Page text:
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BWELLFOOT THE TYRANT. A TRAGEDY, IN TWO ACTS.
TRANSLATED FROM THE ORIGIMAL DORIC.
Choose Reform or Civil War, When through thy streets, instead of hare with dogs, A Consort-queen shall hunt a Km with hogs, Biding on the Ionian Minotaur.
This Tragedy is one of a triad, or system of three plays, an arrangement according to which the Greeks were soon* tomed to connect their dramatic representations,) elucidating the wonderful and appalling fortunes of the Swellfoot dynasty. It was evidently written by tome learned Theban, • and from its characteristic dulness, apparently before the
duties on the importation of Attic tali had been repealed by the Boeotarchs. The tenderness with which he beats the Pigs proves him to have been a tut Eceotue; possibly Epicari de grege porctu; for, as the poet observes,
"A fellow feeling makes us wondrous kind."
No liberty has been taken with the translation of this remarkable piece of antiquity, except the suppressing a seditious and blasphemous chorus of the Pigs and Bulls at the last act. The word Hoydiponse, (or more properly (Edipus,) has been rendered literally Swkllfoot, without its having been conceived necessary to determine whether a swelling of the hind or the fore feet of the Swinish Monarch is particularly indicated.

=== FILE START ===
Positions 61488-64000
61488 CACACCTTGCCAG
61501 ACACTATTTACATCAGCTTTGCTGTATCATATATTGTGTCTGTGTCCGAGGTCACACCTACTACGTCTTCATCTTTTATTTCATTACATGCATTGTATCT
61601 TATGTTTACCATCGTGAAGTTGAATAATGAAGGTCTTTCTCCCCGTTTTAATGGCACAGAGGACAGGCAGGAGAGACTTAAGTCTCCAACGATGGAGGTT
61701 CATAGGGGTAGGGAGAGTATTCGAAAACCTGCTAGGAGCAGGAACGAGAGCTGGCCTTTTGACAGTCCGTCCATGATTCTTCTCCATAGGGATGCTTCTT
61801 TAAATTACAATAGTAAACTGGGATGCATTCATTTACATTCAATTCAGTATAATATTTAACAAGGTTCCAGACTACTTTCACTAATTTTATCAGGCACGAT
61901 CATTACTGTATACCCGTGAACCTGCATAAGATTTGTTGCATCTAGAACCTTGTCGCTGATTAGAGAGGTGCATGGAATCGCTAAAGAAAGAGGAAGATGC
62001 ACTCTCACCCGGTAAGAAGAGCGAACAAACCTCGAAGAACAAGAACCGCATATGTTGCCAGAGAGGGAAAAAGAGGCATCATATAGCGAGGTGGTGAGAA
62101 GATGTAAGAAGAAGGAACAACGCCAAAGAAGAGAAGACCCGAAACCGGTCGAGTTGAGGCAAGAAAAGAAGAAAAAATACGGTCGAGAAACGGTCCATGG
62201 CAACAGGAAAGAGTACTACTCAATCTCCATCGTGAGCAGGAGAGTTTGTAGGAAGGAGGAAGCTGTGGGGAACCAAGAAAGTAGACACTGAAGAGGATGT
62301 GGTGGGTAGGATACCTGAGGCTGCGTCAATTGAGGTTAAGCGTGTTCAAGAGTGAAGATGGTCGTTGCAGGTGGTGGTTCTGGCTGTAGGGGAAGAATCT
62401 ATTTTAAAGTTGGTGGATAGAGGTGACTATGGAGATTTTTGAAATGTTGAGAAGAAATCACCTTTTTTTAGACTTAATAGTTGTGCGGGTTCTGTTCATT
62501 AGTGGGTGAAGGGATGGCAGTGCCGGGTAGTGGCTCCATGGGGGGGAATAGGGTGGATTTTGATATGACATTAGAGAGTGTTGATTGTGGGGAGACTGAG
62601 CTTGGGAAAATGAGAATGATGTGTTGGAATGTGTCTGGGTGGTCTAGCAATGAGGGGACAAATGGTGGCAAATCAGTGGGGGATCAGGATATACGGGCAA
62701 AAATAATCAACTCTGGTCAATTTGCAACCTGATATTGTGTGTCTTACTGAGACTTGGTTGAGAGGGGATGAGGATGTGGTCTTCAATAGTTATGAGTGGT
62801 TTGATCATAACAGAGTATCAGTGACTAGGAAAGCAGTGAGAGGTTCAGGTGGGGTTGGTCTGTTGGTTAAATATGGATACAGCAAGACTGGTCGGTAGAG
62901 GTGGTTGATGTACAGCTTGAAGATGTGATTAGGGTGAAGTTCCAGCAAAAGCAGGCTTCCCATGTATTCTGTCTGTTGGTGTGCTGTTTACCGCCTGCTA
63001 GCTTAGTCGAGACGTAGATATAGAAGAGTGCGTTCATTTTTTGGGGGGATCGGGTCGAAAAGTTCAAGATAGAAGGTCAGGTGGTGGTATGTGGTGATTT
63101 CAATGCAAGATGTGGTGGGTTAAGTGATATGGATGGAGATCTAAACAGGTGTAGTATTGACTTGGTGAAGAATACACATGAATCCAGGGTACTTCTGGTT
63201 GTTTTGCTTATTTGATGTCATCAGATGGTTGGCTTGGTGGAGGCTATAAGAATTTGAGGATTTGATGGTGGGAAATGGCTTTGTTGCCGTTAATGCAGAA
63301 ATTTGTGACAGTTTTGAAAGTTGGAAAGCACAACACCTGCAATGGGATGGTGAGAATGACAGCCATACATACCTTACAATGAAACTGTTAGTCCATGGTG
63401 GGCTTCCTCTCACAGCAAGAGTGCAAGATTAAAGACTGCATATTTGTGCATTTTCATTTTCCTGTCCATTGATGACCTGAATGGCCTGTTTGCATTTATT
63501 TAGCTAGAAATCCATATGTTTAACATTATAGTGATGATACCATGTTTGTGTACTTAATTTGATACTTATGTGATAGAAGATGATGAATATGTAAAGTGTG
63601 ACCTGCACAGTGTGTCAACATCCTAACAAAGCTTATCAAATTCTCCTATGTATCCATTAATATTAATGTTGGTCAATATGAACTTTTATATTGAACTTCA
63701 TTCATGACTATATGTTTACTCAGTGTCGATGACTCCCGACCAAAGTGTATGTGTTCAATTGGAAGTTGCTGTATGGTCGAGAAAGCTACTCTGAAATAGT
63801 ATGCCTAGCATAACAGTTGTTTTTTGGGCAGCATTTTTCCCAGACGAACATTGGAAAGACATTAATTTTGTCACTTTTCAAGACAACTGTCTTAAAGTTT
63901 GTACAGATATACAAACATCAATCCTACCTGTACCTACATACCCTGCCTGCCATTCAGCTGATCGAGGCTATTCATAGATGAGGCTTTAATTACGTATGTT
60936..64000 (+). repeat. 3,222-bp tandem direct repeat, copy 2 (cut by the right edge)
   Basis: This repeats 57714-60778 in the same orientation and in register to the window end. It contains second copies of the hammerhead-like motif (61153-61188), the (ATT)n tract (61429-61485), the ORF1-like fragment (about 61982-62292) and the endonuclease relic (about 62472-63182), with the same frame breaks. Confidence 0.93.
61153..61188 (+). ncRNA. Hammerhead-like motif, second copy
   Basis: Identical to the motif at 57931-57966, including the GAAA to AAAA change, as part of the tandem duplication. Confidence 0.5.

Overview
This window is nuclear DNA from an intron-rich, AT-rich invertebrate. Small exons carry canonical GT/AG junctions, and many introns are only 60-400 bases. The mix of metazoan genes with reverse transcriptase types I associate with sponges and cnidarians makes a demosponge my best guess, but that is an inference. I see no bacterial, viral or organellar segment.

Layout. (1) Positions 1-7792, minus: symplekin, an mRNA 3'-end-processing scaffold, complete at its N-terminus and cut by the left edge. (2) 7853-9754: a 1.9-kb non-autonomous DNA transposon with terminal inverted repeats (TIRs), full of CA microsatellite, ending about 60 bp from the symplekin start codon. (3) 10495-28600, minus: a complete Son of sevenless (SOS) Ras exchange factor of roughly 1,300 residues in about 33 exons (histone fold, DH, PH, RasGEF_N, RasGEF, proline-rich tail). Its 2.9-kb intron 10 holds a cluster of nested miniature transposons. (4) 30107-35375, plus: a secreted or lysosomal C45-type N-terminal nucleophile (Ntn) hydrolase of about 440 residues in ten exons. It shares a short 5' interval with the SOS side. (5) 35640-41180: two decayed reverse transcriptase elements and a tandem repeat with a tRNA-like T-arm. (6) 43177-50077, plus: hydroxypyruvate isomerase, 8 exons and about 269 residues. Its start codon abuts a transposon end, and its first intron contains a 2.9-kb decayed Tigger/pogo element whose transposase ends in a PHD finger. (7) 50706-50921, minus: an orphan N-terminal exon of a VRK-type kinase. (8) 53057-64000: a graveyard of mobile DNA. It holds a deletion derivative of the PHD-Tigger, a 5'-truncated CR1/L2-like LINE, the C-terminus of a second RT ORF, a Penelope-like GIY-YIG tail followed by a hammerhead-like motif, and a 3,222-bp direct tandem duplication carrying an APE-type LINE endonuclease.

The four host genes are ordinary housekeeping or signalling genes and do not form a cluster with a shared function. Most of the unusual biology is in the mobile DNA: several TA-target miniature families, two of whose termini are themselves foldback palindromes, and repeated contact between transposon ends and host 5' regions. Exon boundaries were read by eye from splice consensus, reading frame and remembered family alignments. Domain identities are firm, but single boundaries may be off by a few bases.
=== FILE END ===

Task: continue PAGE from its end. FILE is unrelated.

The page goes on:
Should the remaining portions of this Tragedy be found entitled, "SweUfoot in Angaria," and "Charitf," the Translator might be tempted to give them to the reading Public.
* Medwin says that (Edipus stands for George IV., lona Taurina for Qaeen Caroline; Laoctonos for Wellington; Puraanax for Castlereagh; and Dairy for Lord Eldon, "from his lachrymose propensities." — Life of Shelley, ii. 20.
Bobnb L—A magnificent Temple, built of thigh-bones amt death's-heads, and tiled with scalps. Over the Altar the statue of Famine, veiled; a number of boars, sows, and sucking-pigs, crowned with thistle, shamrock, and oak, sitting on the steps, and clinging round the Altar of the Temple.
Enter Swelltoot, in his royal robes, without perceiving the Pigs.
Thou supreme goddess! by whose power divine
* See Universal History for an acconnt of the number of people who died, and the immense consumption of garlic by the wretched Egyptians, who made a sepulchre for the nam« u well as the bodies of their tyrants.